The Thai tourist authority this week announced its plan to subject all visitors to a premium charge to pay for travel insurance. The sum per person would not be higher than 300 baht per visit which could bring in revenue as high as 12 billion baht annually if the number of visitors ever reaches the 40 million targeted by the government before the Coronavirus outbreak.
Details are sketchy at the moment but the fee, if approved by the Thai Cabinet, would likely be added to the cost of the air ticket as a supplement. Visitors by sea and land would likely have to pay at the border or port. A government spokesman spoke mainly of the threat posed by the virus and the need to reduce the problem of foreigners seeking medical treatment in Thailand without proper financial cover.
Travel insurance, of course, is far from comprehensive. Its purpose is to protect to some extent holidaymakers from cancellations, loss of personal belongings and emergency medical treatment. Few policy holders read the small print, but phrases such as “pre-existing condition” or “claiming against an unapproved medical condition” or “known event” can veto the claim. The bigger is the claim, the more intense the scrutiny by the policy brokers and issuers.
The main concern later this year is likely to be cover for the Corona pandemic. Of course, we don’t know the details at this stage, but the travelling public will need to be cautious. Many companies now refuse to provide any cover for Covid-19 or, if they do, only in a very limited form. Thus you will probably need to “prove” you caught the virus whilst in the country of your vacation, had acted sensibly at all times and were not travelling contrary to home government advice.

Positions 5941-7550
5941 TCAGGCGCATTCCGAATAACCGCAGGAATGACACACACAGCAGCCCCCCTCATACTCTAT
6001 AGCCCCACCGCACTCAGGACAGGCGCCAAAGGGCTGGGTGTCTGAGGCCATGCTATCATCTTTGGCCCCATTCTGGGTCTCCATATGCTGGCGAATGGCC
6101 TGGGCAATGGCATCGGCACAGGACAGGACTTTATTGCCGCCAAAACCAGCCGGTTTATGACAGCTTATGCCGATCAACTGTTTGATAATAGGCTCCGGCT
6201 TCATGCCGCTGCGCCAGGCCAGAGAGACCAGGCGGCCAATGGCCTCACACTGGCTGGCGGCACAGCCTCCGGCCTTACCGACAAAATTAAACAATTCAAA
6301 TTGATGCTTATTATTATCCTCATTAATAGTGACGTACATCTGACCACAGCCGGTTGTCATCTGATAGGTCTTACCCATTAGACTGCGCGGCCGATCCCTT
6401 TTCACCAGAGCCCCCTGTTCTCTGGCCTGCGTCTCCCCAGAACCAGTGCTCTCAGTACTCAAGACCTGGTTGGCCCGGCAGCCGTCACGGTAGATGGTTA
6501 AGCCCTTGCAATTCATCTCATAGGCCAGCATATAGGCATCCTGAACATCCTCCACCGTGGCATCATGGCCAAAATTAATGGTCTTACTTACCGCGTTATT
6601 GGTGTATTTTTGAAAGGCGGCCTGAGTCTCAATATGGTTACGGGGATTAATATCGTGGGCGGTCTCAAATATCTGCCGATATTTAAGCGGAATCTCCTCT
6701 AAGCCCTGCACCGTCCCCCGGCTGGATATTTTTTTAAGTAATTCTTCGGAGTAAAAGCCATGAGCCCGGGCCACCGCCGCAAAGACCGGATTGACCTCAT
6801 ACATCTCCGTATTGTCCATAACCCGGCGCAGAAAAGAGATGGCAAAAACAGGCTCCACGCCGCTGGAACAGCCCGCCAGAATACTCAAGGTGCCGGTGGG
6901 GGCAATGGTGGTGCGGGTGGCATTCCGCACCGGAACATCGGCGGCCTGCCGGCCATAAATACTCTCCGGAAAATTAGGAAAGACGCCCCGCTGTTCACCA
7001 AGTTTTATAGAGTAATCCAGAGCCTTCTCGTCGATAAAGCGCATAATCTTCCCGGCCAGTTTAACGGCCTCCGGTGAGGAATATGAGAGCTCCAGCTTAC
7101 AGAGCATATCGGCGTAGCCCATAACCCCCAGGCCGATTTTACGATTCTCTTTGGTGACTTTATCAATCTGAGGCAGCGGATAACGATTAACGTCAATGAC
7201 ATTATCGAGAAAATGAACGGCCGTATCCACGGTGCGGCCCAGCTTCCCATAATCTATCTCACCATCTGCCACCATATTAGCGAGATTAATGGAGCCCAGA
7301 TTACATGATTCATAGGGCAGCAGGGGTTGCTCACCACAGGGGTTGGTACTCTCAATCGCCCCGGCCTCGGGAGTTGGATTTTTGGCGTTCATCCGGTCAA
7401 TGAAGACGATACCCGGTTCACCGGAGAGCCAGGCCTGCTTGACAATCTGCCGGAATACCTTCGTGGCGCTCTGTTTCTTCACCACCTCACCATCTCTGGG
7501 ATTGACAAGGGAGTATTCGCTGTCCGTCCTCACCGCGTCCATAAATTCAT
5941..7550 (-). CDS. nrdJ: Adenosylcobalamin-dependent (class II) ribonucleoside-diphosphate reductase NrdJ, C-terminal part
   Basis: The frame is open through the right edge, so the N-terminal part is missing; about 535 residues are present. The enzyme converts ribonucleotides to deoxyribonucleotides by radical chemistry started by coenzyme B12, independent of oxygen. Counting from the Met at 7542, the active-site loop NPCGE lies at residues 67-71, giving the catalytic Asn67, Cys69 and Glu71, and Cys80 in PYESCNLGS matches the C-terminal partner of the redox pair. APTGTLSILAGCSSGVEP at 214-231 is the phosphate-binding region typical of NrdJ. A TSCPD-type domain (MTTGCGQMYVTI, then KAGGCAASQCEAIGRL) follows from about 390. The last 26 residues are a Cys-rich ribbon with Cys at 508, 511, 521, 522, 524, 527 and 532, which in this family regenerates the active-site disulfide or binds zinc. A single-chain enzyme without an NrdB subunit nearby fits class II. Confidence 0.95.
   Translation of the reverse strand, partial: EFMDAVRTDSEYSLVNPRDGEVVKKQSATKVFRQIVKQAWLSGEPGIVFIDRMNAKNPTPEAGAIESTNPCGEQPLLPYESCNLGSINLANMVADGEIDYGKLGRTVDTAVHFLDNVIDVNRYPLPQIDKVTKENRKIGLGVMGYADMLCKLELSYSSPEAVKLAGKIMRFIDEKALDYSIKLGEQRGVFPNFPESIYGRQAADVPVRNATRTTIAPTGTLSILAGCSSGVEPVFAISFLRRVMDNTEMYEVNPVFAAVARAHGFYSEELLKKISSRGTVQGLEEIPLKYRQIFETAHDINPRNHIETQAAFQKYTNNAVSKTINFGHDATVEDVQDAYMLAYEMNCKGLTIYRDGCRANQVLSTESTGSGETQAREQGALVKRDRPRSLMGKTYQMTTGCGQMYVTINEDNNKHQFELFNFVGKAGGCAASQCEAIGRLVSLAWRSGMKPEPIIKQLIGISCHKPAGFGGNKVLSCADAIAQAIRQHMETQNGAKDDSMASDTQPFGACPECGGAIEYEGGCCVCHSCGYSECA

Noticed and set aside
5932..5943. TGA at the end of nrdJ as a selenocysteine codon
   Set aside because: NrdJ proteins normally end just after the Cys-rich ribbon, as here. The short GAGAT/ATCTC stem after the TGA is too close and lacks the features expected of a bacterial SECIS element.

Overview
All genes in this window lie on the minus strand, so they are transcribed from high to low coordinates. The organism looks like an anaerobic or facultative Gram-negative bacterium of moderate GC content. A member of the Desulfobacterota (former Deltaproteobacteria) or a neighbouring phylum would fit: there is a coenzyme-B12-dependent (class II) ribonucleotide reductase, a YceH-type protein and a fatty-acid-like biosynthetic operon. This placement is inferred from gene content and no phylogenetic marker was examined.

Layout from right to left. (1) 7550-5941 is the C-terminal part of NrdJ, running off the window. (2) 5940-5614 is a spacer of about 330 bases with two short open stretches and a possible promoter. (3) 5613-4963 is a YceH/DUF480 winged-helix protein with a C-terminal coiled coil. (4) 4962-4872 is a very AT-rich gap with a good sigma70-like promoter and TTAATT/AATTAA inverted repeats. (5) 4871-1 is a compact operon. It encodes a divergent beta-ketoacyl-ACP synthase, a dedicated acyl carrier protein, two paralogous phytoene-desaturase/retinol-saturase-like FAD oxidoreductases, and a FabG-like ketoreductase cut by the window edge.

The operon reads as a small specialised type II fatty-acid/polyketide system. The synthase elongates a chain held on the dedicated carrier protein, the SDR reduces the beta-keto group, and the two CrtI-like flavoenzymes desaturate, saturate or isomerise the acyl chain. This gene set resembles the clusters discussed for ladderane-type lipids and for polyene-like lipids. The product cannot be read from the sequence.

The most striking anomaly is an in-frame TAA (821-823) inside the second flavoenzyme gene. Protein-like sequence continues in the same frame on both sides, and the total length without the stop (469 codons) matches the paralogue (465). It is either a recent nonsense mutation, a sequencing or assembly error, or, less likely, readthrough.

Cancelling a holiday beforehand for any reason is a common cause of a claim failing, whilst there are financial outer limits and age restrictions to be considered. Thus the British government has just announced that Brits should stay at home until further notice which could impact on a travel insurance which bans “travel discouraged by a competent authority.”
As regards the hot potato of expats living in Thailand, there has been no recent announcement. Of course, they are not eligible for travel insurance by and large, but require international health insurance which provides health checks, outpatient care and ongoing inpatient treatment of chronic diseases. This requirement was mooted two years ago as a compulsory requirement for all expats, but turned out to apply only to a small number who hold “O/A” or “O/X” visas from a Thai embassy or consulate overseas. In fact, most retirees here hold an “O” or “B” non-immigrant stamp which is then extended annually by the immigration bureau.
What concerns long stay retirees, especially the uninsurable in their 70s and beyond, is whether compulsory international health insurance will be extended to the 95 percent not currently requiring it. Nothing bureaucratic in Thailand can ever be ruled out, but an immigration spokesperson said there was nothing being considered at present. She pointed out that retirement annual extensions of stay already require either a regular 65,000 baht paid monthly into a Thai bank account or a lump sum of 800,000 baht which must be maintained for two months prior and three months after application. For the other seven months, the lump sum must not fall below 400,000 baht. This bond is seen as an alternative to traditional insurance.
Some private and public hospital administrators have also weighed into the debate. They point out that uninsured foreigners who cannot pay their hospital bills are almost invariably of working age and holding short visas. These are the patients who are frequently in the news as candidates for crowdfunding. Whether the new suggestion by the tourist ministry of travel insurance for all holidaymakers relieves the problem is unknown. As always, the devil will be in the detail.